The following is a guest blog post by the Texas Maritime Lawyers of Schechter, McElwee, Shaffer & Harris, L.L.P. This worldwide Jones Act law firm has handled personal injury cases for over 45 years.
Often times, our maritime law firm receives calls from offshore workers injured while working aboard a government-owned vessel. Cases like these involve a specific area of maritime law called the Public Vessels Act.
A government owned vessel operated by a private contractor is a considered a “public vessel”. The statute of limitations under the Public Vessels Act is 2 years from the date of accident. In other words, you only have two years from the date of your accident to file the necessary legal proceedings in order to recover for your damages.
Where a vessel exists outside territorial waters and a plaintiff lacks a U.S. residence, the action may be brought in any United States District Court. Even though the injured seaman would have been working for a third-party contractor, the cause of action would be brought against the United States of America as the named defendant. Additionally, if the vessel involved is operated by the Military Sealift Command, there is no requirement that a written notice be sent to the government prior to the filing of a lawsuit.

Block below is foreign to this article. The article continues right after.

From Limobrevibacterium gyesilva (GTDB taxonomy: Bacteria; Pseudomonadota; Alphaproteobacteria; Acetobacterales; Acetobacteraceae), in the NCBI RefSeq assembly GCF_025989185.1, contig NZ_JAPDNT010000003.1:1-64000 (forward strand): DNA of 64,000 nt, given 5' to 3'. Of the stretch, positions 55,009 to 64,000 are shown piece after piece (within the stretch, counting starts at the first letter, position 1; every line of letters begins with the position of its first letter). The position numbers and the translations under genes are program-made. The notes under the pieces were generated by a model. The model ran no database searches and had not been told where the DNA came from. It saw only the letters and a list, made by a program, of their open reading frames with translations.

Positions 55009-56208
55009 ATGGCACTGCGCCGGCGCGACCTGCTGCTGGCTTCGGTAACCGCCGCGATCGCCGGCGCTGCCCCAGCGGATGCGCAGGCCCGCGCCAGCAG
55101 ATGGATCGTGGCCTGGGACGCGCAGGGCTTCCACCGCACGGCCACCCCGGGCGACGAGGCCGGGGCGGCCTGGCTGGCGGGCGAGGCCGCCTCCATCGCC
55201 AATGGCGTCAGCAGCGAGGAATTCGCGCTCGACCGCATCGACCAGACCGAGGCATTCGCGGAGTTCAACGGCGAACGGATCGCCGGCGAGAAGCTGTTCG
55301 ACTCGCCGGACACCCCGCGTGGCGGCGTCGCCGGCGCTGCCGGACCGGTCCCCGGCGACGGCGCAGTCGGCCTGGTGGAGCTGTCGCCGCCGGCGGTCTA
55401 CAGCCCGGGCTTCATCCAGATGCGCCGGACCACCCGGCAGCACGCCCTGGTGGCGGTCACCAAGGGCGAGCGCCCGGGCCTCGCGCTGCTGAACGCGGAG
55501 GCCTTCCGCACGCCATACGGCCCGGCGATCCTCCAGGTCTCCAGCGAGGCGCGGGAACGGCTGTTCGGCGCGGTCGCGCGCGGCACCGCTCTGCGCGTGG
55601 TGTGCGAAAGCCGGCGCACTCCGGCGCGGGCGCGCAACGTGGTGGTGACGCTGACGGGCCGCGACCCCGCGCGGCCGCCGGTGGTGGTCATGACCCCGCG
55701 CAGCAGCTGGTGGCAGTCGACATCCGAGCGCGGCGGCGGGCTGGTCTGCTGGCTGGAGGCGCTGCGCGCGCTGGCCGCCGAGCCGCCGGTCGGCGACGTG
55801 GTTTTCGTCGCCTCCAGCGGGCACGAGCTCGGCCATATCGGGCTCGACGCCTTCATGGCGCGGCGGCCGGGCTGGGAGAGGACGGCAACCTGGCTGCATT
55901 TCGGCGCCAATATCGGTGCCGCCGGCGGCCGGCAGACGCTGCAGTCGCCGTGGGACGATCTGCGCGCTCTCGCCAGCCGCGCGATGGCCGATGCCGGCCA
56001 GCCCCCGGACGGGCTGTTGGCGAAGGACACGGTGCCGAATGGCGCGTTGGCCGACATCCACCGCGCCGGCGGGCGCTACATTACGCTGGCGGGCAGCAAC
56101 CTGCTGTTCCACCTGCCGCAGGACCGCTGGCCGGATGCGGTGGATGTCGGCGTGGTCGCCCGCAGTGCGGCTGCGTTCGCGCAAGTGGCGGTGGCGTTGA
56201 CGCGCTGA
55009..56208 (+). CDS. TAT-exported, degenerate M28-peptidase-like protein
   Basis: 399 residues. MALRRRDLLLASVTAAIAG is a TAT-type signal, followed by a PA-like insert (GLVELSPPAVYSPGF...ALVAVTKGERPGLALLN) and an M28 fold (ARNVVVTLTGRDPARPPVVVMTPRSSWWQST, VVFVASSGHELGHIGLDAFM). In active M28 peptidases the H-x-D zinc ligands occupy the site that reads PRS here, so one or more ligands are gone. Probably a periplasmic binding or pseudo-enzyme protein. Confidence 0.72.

Under the Jones Act and the Public Vessels Act, you can recover all of your lost wages from the time that you are injured until the time of trial or settlement, future lost wages, medical expenses to the extent they have not been paid for by your employer, future medical expenses, pain and suffering and mental anguish, and any damages available for refusal to pay maintenance and cure.
The Jones Act and Public Vessels Act are fault based, meaning that you must establish that your employer was negligent or that the vessel was unseaworthy. Unseaworthiness means a part of the ship was not in good working order and that defect caused you to get hurt. Your conduct is evaluated as well and if the court finds that you were negligent and that negligence lead to your injury, your damages can be reduced.
The maritime attorneys at Schechter, McElwee, Shaffer & Harris, L.L.P. have represented injured maritime workers across the globe for over 45 years. For answers to your Jones Act and Public Vessels Act questions, contact us today at email@example.com or visit our firm on Facebook.